What can be more meaningful than saving a life? By becoming an animal or pet foster carer, you are helping to save lives.
By fostering a dog, cat, puppy, kitten, or a small mammal, you are helping...
1. the shelter
Every shelter animal given a temporary home means one less animal to care for in the shelter, and one more space to offer to another homeless animal. In some countries including Australia, shelter animals are euthanised after a defined stay in the shelter.
- The rate of cats and dogs euthanised in RSPCA shelters has dropped by about two thirds since 2000 with the increased awareness of "rescue culture" (ABC News, 2019)
- But, 12% of dogs and 22% of cats were still euthanised in 2018-19 (RSPCA National Statistics Report).
So, by helping to foster animals, you can help reduce a shelter’s euthanasia rate.
2. the foster pet
Many animals are overwhelmed by the experience of living in an animal shelter. Lots of strange smells, frequent contact with other animals, the daily routine – all these things can cause stress. Sensitive or chronically ill animals, mothers nursing their young, nervous or frightened and older animals are particularly vulnerable. For these animals, a foster home is a welcomed alternative and sometimes, the only way they can recover.
By helping to foster, you can directly save their life from potential euthanasia:
These animals in particular will benefit from the personal care a foster carer give:
- Animals with special medical needs
- Young animals who have lost their mother and still need nursing
- Pets with behavioural challenges or a traumatic past.
- Under foster care, these animals have a higher chance to recover from physical and psychological abuse, which is very important for those who have suffered from abandonment and/or mistreatment.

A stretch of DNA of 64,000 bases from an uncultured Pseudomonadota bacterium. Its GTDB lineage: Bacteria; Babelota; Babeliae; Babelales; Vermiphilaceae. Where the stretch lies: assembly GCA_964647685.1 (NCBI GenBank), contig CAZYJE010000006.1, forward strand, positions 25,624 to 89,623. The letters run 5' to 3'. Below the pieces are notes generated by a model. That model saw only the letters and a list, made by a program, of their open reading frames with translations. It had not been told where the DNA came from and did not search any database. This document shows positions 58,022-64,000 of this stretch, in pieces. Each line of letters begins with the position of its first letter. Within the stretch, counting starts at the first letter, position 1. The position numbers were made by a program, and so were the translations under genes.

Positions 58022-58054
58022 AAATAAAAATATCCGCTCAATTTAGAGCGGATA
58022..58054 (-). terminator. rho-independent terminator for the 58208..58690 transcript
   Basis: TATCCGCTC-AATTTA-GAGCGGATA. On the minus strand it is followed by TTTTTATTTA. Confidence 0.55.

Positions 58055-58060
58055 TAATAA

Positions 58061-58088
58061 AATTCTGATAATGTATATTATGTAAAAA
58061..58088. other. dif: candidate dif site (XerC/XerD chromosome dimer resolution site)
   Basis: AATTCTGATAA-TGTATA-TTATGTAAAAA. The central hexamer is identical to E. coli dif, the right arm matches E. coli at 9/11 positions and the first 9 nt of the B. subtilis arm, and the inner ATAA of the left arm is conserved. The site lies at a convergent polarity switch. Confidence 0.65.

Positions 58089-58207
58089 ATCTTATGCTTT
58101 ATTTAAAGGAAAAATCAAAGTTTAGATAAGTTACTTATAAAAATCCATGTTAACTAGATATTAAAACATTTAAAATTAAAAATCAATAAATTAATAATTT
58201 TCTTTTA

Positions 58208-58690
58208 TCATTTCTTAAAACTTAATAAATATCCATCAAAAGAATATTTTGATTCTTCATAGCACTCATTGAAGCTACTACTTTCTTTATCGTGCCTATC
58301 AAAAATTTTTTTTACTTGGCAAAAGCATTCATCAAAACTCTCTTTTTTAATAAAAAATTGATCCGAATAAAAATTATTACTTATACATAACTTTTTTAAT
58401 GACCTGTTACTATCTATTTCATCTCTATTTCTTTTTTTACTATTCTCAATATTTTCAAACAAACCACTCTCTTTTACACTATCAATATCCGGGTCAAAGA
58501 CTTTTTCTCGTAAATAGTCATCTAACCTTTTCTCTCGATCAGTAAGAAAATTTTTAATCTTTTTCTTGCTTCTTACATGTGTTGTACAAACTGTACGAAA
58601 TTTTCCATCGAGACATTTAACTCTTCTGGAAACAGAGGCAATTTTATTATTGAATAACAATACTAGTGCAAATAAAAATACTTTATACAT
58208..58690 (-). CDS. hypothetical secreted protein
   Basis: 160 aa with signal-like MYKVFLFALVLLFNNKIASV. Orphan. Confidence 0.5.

Living in a loving foster home helps these animals to build their trust towards humans, to regain their confidence, and to get used to living in a normal home environment.
By helping to foster, you can give them a better life, increasing their chances for adoption
A foster family can help to improve the likelihood that a dog or cat will be adopted. Socialisation and training are key to this. Under the individual care of a foster parent or family, a dog can be taught basic commands such as ‘Sit’, ‘Down’ and ‘Stay’, while a cat will learn how to use a litter box and how to behave in a home. Foster homes can also be of huge benefit to animals that are suffering from behavioural issues. With their foster family they can learn how to behave in a home environment and how-to behaviour when out on walks, meeting strangers or other animals. If an animal is well socialised and understands some basic commands, then their chances of being adopted will increase.
3. YOU, the foster carer
Fostering can be a very rewarding experience and it is fulfilling to know that you played an important role in helping to move your foster pet onto their forever home.
Most animal shelters provide guidance and sometimes financial resources to help you to learn new skills and gain experience on handling animals responsibly. With this skill, you can help even more animals that have had a very hard start in life to find their perfect home. This skill is a gift that keeps giving.
By fostering, you are also able to get all the joys of pet ownership on a temporary basis. This is helpful, if your lifestyle at the moment does not allow you to fully commit to owning a pet for their entire lifetime.
What can be more rewarding and meaningful than caring for another life? So, sign up to become a foster carer now.